20.4.18 The planter in the corner
The sun has been a perfect surprise. I am writing in the garden with bare arms, letting my skin heat through. It has forgotten how to be warm so I am reminding it. Like this, you see? Like this. The garden smells of pink hyacinths and paperwhites, sweet and heavy with that undercurrent of secret decay. I am restless and can't stay in my seat for long. I rise to press my fingers softly to the compost I have smoothed into trays and pots and I find them warm too. I know the seeds they hide will be waking up soon, and I smile and leave them sleeping, like touching the rise of a back thrown clear of a duvet.
When I was a child, I would wander around our square garden on days like this trying to work out where it finished and I began. Because it was my home, and home was surely the same as me - I could hardly imagine us as separate things - but the garden had its own, murky edges and they weren't quite as safe as I felt they should be. They needed watching. Certain places made me shiver and I would stand tall to build up the little inner push that they needed, to be bolder, to go right to the edges of myself. The narrow side passage in deep shade, thick with shrubs that offered dirty hollows to crawl into, if you didn't mind the dim, dry compression of it. The space under the apple tree that smelled of rot and the stagnant water in the rain barrel. The gap between the garage and the fence, too small to squeeze down but visible enough to offer a long, forbidden corridor all the same, one to peer down, suspiciously because you couldn't quite see the end of it. Other places offered easier sanctuary and I was reassured by them. The greenhouse smelled always of tomatoes. The path wove always in the same display of curves and steps.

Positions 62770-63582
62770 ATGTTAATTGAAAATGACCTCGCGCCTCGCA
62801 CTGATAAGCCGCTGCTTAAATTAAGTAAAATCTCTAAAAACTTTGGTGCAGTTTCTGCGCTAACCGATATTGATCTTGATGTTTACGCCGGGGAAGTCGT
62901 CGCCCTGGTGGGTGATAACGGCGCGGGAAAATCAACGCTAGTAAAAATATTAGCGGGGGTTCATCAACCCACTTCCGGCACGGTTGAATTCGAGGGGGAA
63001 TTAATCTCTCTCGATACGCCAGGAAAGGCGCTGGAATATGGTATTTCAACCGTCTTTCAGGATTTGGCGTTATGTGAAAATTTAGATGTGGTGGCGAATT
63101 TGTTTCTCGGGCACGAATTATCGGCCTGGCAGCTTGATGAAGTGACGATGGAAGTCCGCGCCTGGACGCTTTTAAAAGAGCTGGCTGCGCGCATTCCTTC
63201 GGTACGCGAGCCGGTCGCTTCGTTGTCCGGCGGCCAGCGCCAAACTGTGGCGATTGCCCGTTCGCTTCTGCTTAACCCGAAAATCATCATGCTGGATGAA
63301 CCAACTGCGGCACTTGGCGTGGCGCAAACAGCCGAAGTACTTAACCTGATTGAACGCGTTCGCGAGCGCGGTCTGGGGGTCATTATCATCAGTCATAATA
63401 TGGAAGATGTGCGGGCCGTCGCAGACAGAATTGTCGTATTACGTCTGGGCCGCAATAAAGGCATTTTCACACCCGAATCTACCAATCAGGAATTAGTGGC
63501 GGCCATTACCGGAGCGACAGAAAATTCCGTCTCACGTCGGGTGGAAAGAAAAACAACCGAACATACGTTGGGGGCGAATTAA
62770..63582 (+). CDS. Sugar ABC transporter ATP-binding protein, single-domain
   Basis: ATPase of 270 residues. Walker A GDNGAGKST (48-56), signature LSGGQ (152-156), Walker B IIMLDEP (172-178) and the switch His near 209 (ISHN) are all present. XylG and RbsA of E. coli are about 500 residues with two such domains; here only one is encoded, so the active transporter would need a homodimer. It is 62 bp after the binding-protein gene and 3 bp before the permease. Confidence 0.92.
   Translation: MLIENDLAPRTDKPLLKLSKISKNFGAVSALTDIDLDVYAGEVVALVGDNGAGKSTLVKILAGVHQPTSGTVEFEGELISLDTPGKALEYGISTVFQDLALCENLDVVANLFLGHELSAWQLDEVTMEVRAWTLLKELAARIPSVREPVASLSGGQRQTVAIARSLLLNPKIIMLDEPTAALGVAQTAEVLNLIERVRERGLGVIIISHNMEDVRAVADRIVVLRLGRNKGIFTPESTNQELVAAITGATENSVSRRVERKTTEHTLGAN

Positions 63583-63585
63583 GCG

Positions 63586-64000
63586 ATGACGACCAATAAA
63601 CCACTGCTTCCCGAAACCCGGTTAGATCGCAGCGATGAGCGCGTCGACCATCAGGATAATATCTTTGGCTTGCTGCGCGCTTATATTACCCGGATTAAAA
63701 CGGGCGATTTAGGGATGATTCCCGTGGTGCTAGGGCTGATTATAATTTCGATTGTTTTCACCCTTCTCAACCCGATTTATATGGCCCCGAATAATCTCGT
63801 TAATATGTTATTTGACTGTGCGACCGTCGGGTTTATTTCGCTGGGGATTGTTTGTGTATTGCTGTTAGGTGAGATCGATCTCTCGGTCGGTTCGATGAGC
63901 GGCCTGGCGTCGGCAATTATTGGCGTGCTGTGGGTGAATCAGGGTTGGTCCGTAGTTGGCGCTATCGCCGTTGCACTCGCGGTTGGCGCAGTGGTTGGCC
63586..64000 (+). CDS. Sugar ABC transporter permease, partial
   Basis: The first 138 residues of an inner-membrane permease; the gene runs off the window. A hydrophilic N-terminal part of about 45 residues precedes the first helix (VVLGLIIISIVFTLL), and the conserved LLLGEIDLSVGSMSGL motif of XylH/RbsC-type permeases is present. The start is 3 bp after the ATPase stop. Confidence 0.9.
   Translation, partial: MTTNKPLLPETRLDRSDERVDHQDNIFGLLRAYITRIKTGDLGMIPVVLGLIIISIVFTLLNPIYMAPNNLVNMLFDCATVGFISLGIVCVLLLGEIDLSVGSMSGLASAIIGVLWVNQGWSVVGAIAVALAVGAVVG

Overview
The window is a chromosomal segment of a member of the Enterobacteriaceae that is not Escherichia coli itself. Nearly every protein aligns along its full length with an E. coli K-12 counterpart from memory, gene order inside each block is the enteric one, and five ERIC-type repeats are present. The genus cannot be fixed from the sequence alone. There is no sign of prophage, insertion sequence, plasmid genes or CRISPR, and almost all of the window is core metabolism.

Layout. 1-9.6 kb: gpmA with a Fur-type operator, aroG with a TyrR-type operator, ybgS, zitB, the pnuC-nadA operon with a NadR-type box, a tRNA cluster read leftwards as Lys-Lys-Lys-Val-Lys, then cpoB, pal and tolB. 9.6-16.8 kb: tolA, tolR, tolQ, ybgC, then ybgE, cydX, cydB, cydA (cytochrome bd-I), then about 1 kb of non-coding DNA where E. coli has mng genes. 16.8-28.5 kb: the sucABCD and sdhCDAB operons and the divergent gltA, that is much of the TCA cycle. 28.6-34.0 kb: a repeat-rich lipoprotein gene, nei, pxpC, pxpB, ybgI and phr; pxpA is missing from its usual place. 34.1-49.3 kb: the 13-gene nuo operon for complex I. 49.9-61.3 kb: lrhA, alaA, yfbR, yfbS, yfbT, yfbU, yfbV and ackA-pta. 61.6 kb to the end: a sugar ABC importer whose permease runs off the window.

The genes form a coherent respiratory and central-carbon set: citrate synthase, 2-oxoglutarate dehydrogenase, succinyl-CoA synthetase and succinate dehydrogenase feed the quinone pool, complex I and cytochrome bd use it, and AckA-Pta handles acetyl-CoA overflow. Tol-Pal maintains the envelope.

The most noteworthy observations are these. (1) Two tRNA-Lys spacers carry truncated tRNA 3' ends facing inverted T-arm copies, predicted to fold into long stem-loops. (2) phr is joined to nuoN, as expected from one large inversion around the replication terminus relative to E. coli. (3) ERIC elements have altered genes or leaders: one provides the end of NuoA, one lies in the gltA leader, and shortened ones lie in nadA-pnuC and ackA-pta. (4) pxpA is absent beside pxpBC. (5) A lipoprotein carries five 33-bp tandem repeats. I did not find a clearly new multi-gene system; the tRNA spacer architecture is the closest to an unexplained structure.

I have to tell you these things because we won't be here forever, you and I, either side of our screens. I have to tell you these things while I've got you. The miracle that we overlap like this, in time and space. Me here, you there. How deeply I appreciate it.
So, listen. Here and now, a blue tit is singing. A driver is leaning on his horn. A spider like a breadcrumb has fallen from my hat onto its back, and in three good kicks has turned and is scuttling down the highway of my lined page. I think its twin might be working its way down between my shoulder blades. I think I am brave enough to take some risks and start all over again. To leap off a hat and to test the edges of myself with nothing but belief in my own resilience and a deep breath - all of that. But that is another conversation.
I'd like to keep talking to you like this, if you'll stick around. I have so much to tell you.